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100 mile Ride to Remember honors fallen heroes

By Lexi Oliver, Amanda Callahan

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    SPRINGFIELD, Massachussetts (WSHM) — Springfield’s ninth annual Ride to Remember taking place Saturday from start to finish in Springfield. The bicycle tour honors fallen police officers and firefighters.

Riders met at the intersection of Main Street and Boland Way in downtown Springfield this morning and pedaled to Worcester and back for a total of more than 100 miles.

Escorted by police officers, bikers celebrating at the finish line of Springfield’s ninth annual Ride to Remember.

“I was dead last the whole way, but it went very well,” rider Jeffrey Tomaino said.

The bicycle tour traditionally goes from Springfield to Boston, but this year riders pedaled to Worcester and back dedicating the event to six Worcester firefighters who died in the line of duty battling the Worcester cold storage fire, as well as fallen Officer Manny Familia, who died this past June while trying to save a drowning teenager.

“It’s very important to me personally that we honor our fallen so, you let the families know that they didn’t die in vain and they are never going to be forgotten,” Ride to Remember Co-Chair Todd Mongeon said.

Seven and a half hours and 116 miles later, riders returning to Springfield after a long day.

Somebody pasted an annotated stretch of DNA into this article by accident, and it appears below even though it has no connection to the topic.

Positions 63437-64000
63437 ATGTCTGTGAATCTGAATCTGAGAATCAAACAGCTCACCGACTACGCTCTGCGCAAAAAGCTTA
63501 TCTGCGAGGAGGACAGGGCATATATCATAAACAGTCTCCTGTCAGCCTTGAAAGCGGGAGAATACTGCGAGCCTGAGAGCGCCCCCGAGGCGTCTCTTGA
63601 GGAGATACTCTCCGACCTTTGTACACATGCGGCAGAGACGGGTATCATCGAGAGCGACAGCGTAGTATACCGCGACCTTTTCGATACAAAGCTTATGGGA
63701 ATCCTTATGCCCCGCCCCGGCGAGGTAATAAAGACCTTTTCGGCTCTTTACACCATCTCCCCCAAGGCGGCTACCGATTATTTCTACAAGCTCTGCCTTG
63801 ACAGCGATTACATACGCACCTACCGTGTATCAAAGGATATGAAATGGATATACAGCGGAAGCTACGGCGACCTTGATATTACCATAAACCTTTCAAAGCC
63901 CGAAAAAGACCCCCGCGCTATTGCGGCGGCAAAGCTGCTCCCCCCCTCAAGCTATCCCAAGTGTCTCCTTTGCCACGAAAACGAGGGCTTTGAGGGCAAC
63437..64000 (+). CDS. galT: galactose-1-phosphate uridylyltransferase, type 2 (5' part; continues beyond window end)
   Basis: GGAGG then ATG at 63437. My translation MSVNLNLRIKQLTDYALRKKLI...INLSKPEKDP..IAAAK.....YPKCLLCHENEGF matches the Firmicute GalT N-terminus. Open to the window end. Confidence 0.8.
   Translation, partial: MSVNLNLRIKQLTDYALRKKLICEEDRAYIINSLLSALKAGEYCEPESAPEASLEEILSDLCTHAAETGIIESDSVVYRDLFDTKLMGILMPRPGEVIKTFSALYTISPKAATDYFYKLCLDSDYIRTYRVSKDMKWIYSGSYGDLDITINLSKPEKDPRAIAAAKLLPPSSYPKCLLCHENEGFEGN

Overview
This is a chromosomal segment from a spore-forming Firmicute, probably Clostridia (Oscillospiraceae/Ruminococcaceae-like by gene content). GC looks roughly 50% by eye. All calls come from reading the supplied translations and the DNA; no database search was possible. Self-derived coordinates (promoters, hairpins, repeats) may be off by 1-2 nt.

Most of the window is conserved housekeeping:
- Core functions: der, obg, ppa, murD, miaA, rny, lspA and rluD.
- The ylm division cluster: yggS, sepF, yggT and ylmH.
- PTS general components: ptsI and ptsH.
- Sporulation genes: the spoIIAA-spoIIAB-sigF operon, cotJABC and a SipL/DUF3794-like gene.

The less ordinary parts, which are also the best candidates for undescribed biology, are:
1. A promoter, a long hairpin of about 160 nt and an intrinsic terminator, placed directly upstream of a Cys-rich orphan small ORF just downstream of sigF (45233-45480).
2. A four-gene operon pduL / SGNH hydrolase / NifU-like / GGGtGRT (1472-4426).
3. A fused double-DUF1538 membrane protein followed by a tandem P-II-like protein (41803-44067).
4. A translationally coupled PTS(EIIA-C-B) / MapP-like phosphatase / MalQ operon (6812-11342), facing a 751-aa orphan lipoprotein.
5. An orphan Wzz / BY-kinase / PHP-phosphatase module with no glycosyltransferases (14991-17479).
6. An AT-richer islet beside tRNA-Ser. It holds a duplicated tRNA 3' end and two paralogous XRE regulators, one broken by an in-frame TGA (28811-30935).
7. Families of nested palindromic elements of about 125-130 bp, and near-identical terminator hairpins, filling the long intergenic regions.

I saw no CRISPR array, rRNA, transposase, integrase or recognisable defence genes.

“Probably not going to move for a couple of days, but it feels really good,” Mongeon said.

Some riders said it was an honor for them to participate.

“I actually work for the city of Worcester, but I work in Agawam as a special on the Agawam so, it was a big meaning for me to ride in the ride,” Tomaino said.

Emotions were high as bikers arrived in Worcester, holding a ceremony to honor the fallen heroes.

Some like, Matthew Bys, have been participating in the race for many years.

“The ride went great, everything went smooth, we held together as a pack,” Bys said.

But for others, it was their very first time biking such a far distance.

“It’s taught me a lot about my own limitations, mind, and body. But really it taught me that it’s just a mind game, and if you push past your inhibitions, your fears, your doubts, your anxieties, and your stresses, you can really accomplish anything, and there’s nothing that’s not accomplishable,” Bhatnagar said.

He said he really admired the comradery of the ride.

“All the riders were supporting each other, the marshals were helping each other pushing them along and it came to the point that if any of us were having a hard time going up a hill, they would just put their hand on our back and give us a gentle nudge to go all the way to the top and the whole idea was to finish together. and we started together, we ended this race together, and isn’t this what we do in life?” Bhatnagar said.

This year’s race raised about $75,000 for various first responder charities.

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